Over the last few years, Russia has been expanding restrictions on government procurement of software and hardware from foreign companies.

The initial restrictions were introduced in December 2013 when the Russian government issued Decree No. 1224, which contained prohibitions and restrictions on government procurement of foreign goods and services for the defense and security purposes. The restrictions did not apply to goods and services that were not available from Russian vendors.

Following events in Ukraine and the imposition of U.S. and EU sanctions, Russia declared import substitution as a major government policy. In July 2014, the Russian government issued Decree No. 656, which prohibited governmental and municipal entities from acquiring a wide range of machinery. IT hardware was not included in the list of prohibited items.

In November 2015, the Russian government issued Decree No. 1236, which prohibited government entities from acquiring foreign software effective January 1, 2016. It restricted government procurement to "domestic software" developed by Russian companies meeting specific criteria and listed in the State Register maintained by the Russian Ministry of Telecommunications. Decree No. 1236 allows procurement of foreign software only if a government purchaser can demonstrate that there is no domestic alternative in the State Register, in accordance with the procedures specified in Decree No. 1236.

Although prohibitions and restrictions contained in Decree No. 1236 expressly apply only to federal, regional, and municipal entities and organizations, there are indications that a number of state-owned companies have been implementing these restrictions as a matter of policy or have suspended procurement of foreign software pending further clarification from government authorities. In April 2016, the Russian government issued a ruling requiring governmental representatives appointed to the boards of state-owned enterprises ("SOEs") to "implement local sourcing requirements. In July 2016, the Russian government issued mandatory directives to the representatives on the boards of SOEs instructing them to call board meetings and vote for new procurement procedures requiring SOEs to purchase domestic software listed in the State Register.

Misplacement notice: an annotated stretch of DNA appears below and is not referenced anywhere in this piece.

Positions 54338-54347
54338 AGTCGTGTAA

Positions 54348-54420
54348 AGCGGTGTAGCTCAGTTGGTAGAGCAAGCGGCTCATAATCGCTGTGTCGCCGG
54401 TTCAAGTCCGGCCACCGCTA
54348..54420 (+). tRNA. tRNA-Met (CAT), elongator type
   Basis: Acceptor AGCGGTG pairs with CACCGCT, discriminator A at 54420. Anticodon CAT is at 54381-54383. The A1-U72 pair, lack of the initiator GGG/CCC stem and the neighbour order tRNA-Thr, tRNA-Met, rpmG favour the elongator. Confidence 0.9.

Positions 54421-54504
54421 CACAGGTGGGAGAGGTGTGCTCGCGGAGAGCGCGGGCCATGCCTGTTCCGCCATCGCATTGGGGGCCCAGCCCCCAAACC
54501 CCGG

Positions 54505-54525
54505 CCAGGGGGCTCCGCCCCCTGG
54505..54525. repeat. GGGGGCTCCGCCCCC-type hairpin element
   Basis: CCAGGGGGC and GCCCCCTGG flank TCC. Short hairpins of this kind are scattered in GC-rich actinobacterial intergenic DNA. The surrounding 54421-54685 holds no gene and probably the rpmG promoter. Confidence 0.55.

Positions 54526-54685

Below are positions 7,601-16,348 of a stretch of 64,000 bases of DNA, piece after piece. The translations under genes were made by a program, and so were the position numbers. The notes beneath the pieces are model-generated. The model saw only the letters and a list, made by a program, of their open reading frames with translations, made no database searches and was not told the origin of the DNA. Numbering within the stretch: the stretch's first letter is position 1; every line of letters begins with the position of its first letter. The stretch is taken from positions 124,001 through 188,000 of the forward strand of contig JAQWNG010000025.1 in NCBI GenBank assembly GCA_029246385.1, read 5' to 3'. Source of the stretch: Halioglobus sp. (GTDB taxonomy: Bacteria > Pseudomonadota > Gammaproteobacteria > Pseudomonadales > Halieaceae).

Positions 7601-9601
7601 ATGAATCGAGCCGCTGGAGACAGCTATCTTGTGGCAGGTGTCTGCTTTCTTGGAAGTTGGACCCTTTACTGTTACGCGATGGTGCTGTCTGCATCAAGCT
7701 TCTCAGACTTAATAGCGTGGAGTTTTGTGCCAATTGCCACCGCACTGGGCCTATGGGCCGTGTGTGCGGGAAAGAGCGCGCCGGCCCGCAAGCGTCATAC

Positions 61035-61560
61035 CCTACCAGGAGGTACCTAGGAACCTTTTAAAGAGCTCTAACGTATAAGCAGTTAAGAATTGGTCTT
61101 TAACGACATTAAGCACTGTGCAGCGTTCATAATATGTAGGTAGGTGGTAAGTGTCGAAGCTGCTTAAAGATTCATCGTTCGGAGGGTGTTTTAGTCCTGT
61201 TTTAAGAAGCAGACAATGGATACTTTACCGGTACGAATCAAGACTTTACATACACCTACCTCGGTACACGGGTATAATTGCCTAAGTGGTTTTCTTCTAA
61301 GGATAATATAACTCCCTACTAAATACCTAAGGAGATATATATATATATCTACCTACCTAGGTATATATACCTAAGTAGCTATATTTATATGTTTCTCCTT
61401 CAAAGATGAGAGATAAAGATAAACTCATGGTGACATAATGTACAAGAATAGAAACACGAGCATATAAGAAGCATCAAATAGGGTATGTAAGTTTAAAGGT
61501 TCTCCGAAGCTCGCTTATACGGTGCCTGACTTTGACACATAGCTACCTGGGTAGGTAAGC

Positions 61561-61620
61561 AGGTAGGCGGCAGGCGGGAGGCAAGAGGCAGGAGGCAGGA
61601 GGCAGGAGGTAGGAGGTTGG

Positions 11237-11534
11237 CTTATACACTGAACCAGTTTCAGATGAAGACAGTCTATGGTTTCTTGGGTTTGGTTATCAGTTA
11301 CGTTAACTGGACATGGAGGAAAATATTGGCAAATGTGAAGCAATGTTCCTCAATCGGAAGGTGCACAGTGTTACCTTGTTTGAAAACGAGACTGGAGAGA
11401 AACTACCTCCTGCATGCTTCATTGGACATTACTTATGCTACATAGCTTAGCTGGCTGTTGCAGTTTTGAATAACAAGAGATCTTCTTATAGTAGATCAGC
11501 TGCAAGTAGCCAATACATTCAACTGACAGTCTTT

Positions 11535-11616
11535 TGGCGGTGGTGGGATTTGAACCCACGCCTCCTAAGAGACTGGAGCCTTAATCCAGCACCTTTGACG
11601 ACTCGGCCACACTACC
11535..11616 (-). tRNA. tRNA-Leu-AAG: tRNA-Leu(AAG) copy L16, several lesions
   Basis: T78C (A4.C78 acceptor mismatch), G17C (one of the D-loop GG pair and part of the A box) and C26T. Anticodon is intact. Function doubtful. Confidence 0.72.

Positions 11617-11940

Foreign vendors that may be able to sell software to Russian governmental entities and SOEs based on a "no adequate local alternative" exception may face yet another challenge in the form of Order No. 155, issued by the Russian Ministry of Economic Development and Trade in March 2014. Order No. 155, which deals with government procurement of foreign goods, requires contract prices for any foreign goods purchased pursuant to a government tender to reflect 15 percent discount from the winning bid price. Although by its terms Order No. 155 applies to government procurement of food, machinery, parts, and materials, in July 2016, the Russian General Prosecutor's Office took the position that the 15 percent discount must apply to procurement of foreign IT hardware, software, and related services as well.

These developments are likely to have a significant impact on foreign software and hardware vendors operating in the Russian market. While at this point, restrictions related to the procurement of foreign software and hardware apply only to state entities and likely SOEs, such entities comprise a very substantial share of the Russian software and hardware market. Furthermore, there is no assurance that such restrictions may not be extended eventually to the private sector.